Saturday, 14 February 2009

Caring for Ourselves this Valentine's Day

The practice of metta (lovingkindness), uncovering the force of love that can uproot fear, anger, and guilt, begins with befriending ourselves. The foundation of metta practice is to know how to be our own friend. According to the Buddha, "You can search throughout the entire universe for someone who is more deserving of your love and affection than you are yourself, and that person is not to be found anywhere. You yourself, as much as anybody in the entire universe, deserve your love and affection." How few of us embrace ourselves in this way! With metta practice we uncover the possibility of truly respecting ourselves. We discover, as Walt Whitman put it, "I am larger and better than I thought. I did not think I held so much goodness."

Sharon Salzberg, Lovingkindness


From
Everyday Mind,
edited by Jean Smith, a Tricycle book.

Received as
Daily Dharma from Tricycle.com on the 14th of February 2009

4 comments:

Alice said...

Happy to see we're on the same wavelength! May we all be our own BFF!

Sara at On Simplicity said...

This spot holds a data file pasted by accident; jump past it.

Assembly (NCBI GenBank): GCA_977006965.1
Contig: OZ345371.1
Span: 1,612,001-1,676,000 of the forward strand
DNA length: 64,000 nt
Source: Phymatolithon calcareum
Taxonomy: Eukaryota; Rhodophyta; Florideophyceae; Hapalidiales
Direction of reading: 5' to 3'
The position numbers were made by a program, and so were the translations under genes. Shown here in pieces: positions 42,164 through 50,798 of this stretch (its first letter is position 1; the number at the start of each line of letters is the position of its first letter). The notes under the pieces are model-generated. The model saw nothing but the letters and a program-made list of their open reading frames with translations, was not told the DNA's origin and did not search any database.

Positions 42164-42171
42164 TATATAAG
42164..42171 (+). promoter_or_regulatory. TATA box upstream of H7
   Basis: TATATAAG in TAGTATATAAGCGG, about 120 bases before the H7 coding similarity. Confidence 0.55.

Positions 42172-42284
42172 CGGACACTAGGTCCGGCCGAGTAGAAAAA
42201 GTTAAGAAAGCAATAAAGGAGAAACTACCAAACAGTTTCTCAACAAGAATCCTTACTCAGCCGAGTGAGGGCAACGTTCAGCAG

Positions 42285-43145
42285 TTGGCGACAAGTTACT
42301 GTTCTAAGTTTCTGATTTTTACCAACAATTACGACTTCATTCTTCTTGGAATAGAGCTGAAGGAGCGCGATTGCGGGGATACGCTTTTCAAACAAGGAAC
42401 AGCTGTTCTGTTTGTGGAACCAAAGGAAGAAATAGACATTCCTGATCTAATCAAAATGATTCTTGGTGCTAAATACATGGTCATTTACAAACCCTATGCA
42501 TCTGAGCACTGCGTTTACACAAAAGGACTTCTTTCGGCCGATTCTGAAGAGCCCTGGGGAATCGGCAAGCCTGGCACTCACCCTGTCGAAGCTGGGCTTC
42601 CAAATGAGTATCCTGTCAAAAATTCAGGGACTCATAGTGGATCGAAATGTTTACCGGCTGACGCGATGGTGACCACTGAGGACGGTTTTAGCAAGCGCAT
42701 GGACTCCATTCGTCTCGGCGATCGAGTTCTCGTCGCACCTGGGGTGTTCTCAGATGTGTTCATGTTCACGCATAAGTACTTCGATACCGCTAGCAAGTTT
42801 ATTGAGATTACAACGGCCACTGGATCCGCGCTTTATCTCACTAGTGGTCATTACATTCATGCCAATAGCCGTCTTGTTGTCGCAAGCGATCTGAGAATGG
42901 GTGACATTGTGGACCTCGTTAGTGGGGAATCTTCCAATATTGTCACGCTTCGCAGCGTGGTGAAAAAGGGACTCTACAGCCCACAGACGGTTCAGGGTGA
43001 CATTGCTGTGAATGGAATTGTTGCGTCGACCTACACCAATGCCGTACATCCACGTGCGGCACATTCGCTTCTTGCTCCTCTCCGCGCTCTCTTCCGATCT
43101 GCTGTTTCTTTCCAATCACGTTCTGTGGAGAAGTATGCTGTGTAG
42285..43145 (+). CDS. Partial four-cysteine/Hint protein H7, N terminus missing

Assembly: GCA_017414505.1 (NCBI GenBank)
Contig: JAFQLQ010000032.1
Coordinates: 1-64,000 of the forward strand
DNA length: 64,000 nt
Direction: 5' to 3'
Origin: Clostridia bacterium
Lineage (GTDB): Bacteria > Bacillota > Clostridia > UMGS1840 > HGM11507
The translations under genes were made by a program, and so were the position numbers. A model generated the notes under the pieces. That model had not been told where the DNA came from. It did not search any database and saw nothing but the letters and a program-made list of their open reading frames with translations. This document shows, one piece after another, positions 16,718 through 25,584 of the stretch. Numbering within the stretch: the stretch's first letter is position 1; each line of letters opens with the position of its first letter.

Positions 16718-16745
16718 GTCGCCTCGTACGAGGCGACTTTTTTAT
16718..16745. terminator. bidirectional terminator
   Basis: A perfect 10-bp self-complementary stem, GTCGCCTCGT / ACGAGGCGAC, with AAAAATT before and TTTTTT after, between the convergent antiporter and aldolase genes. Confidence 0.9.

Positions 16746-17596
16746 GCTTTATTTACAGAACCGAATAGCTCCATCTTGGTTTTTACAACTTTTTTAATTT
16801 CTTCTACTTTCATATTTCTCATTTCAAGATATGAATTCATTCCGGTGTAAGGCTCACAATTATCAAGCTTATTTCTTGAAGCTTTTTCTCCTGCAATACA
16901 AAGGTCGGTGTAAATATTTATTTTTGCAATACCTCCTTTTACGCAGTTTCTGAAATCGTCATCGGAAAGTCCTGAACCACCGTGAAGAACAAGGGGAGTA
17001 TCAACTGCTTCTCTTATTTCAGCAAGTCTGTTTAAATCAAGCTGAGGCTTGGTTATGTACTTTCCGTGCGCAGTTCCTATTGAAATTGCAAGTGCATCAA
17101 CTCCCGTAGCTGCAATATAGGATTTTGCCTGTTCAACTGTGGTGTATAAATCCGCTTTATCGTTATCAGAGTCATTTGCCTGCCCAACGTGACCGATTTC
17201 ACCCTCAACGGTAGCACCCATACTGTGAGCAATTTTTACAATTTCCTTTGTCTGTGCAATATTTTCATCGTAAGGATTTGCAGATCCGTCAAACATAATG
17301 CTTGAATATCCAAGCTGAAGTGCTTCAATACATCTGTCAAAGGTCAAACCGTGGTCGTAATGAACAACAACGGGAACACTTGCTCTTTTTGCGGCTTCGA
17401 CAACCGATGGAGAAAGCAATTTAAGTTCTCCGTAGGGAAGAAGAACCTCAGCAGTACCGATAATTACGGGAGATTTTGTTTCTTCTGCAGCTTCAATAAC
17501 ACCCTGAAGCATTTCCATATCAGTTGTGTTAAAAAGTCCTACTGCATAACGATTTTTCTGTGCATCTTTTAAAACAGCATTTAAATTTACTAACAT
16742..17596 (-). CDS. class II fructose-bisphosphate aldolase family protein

We all need a reminder of this now and then. Loving yourself has come to be seen as selfish and indulgent, but so is expecting everyone else to fill the void we should be filling ourselves. I love the Whitman quote; it has such a sense of innocence.

The Buddhist Conservative said...

Of all the Buddha's teachings, this was one of the hardest for me to wrap my noodle around. At first it seemed to go against the early message of always putting others first.

It took a lot of contemplation for me to understand the simplicity of the message in these words. Without the realization that we are worthy of loving ourselves first, we cannot begin to love all living things completely.

Accepting this fact, most of the time, has given me a greater appreciation of the beauty of things as they are.

Thank you for posting this. May we all be filled with loving kindness for ourselves and all things.

Namaste

Puerhan said...

Thank you for your comments. It can be quite a challenging lesson to learn and to put into action I find!